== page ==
- US District Judge Robert Pitman rejects appeal from six Tornado Cash users aiming to lift sanctions.
- Tornado Cash was included in the US Treasury’s Office of Foreign Assets Control SDN List in August 2022.
A U.S. Federal Court has ruled in favor of the United States Treasury Department’s authority and decision to impose sanctions on the widely-used cryptocurrency mixer, Tornado Cash, due to money laundering concerns. U.S. District Judge Robert Pitman upheld the government’s stance and dismissed a legal challenge initiated by six Tornado Cash users, which included employees from Coinbase.
The Department of Treasury’s Office of Foreign Assets Control’s inclusion of Tornado Cash in the Specially Designated Nationals and Blocked Persons (“SDN”) List was uncontested. The plaintiffs’ argument against the designation was that it goes beyond the Department’s authority regarding foreign nationals’ property interests and violates the Free Speech Clause.
As per the government’s explanation, cryptocurrency mixing services, referred to as “mixers” or “tumblers,” are designed to obfuscate the origin or owner of specific cryptocurrency units, thus enabling users to maintain anonymity.
The plaintiffs, comprising six users of Tornado Cash, had sought a summary judgment that was ultimately declined.
The Tornado Cash users contended that the government’s actions were illegal as they infringed upon their First Amendment rights. They asserted that they were deprived of the opportunity to participate in “socially beneficial speech” since they had intended to employ Tornado Cash for “contributions to significant political and societal initiatives.”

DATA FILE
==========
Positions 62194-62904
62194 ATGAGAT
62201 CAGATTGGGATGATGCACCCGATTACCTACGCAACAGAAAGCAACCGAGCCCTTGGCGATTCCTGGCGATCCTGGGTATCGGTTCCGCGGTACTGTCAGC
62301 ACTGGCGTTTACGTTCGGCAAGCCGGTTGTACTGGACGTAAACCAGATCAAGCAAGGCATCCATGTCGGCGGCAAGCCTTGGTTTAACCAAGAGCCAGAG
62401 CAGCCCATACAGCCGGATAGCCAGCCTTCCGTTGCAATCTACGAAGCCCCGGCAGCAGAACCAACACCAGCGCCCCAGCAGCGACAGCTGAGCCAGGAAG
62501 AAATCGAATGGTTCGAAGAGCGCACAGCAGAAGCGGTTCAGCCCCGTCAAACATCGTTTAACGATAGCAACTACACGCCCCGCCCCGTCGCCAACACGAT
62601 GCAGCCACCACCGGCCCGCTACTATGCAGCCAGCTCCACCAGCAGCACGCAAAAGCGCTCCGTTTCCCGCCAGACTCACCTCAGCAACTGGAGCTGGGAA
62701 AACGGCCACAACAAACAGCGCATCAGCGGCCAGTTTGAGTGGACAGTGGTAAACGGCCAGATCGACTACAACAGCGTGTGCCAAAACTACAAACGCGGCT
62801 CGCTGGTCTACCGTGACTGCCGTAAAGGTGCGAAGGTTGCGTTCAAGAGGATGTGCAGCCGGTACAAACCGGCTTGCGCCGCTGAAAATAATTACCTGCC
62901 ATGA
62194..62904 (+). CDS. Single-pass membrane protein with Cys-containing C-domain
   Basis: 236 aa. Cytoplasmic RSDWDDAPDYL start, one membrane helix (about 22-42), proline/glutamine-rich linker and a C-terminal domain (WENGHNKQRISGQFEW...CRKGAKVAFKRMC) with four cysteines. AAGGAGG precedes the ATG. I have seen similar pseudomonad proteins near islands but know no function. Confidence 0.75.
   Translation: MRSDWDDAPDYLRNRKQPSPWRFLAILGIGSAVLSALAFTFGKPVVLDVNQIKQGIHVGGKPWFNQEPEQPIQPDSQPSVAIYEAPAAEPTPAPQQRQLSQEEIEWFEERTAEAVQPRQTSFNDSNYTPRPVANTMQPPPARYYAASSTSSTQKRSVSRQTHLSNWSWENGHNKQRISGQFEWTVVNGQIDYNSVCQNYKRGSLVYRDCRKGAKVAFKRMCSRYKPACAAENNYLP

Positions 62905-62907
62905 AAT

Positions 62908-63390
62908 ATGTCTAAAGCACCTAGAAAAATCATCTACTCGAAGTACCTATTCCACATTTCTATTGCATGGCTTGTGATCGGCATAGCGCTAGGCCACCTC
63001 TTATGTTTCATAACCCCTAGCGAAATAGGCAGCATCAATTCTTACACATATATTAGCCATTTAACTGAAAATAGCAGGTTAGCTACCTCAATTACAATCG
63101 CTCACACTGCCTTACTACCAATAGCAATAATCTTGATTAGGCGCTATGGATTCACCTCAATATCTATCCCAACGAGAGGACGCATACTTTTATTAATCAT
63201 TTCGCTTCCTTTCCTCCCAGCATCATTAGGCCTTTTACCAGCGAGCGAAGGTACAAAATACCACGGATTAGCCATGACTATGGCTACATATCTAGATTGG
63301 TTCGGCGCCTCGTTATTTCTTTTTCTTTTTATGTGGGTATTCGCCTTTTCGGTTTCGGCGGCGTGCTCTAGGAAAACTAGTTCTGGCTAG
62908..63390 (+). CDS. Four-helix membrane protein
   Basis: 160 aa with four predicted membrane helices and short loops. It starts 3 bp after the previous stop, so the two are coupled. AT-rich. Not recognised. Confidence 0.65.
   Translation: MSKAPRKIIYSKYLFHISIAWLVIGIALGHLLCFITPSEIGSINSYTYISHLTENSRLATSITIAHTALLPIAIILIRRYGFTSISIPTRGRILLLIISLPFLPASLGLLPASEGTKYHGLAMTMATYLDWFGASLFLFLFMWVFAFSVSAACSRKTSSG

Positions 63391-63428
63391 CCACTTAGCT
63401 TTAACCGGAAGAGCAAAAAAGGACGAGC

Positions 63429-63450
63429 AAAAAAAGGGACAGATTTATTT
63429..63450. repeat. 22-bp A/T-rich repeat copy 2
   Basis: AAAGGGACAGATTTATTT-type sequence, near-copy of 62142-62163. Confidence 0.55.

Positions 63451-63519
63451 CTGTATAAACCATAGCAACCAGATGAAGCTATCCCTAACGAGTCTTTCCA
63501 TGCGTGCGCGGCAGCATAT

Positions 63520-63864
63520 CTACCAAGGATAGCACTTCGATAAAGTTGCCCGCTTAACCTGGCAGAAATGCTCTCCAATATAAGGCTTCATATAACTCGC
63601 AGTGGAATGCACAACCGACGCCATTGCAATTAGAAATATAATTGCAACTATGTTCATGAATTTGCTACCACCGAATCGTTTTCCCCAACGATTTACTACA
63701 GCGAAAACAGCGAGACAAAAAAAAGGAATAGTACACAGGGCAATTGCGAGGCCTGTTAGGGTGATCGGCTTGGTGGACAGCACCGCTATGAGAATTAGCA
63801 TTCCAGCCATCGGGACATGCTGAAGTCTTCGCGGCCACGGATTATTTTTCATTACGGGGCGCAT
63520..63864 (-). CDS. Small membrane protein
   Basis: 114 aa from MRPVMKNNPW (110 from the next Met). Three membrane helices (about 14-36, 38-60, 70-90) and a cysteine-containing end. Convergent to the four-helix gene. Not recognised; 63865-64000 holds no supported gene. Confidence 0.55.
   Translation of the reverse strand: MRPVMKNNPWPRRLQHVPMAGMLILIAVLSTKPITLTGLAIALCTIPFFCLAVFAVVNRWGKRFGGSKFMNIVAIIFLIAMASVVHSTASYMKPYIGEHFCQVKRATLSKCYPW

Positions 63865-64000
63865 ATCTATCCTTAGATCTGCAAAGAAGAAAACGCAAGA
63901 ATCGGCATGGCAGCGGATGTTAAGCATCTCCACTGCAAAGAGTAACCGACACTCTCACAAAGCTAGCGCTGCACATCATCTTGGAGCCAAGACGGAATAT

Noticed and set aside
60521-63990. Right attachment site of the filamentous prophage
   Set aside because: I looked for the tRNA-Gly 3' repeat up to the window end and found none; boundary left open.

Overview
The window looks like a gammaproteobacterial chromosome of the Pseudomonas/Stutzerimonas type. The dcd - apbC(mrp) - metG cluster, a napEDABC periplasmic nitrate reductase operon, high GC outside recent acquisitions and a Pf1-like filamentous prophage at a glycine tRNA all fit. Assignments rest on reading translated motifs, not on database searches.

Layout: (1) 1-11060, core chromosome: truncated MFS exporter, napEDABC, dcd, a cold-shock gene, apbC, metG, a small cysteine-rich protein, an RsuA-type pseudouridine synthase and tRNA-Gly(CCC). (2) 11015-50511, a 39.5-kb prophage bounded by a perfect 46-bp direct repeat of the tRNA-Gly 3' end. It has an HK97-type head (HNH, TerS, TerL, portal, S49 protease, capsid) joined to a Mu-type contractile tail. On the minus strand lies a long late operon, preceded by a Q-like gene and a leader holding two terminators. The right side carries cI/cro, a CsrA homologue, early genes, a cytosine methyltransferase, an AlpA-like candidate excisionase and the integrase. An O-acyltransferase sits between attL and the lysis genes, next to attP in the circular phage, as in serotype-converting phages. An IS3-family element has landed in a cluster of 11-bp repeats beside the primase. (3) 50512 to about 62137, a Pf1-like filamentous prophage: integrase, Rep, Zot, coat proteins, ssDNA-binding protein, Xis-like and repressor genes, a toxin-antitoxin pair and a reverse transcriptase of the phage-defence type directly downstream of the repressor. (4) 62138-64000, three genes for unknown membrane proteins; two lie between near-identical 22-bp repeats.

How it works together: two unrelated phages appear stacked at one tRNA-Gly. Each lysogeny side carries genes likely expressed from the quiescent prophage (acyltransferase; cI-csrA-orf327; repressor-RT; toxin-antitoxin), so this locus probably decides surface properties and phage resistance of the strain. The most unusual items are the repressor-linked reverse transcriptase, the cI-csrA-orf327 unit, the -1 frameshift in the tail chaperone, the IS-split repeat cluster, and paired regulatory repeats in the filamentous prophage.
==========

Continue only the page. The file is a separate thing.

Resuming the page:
The ruling identifies the six users as Joseph Van Loon, Tyler Almeida, Alexander Fisher, Preston Van Loon, Kevin Vitale, and Nate Welch.
Judge Pitman held a contrary viewpoint, stating that the plaintiffs had “failed to demonstrate that the government’s actions have any bearing on the First Amendment.”
Paul Grewal, the Chief Officer of Coinbase and a supporter of the lawsuit, stated that they maintain their belief in the legitimacy of the plaintiffs’ challenge against OFAC’s action concerning Tornado Cash.
The court further emphasizes that the Treasury operated within its designated authority, stating, “OFAC’s conclusion that the smart contracts represent property, or a form of property interest, does not exhibit evident inconsistency with the regulatory definitions of said terms.”
However, the court also acknowledges that these definitions have been established by OFAC through its own implementing regulations, thereby bestowing them with an expansive scope.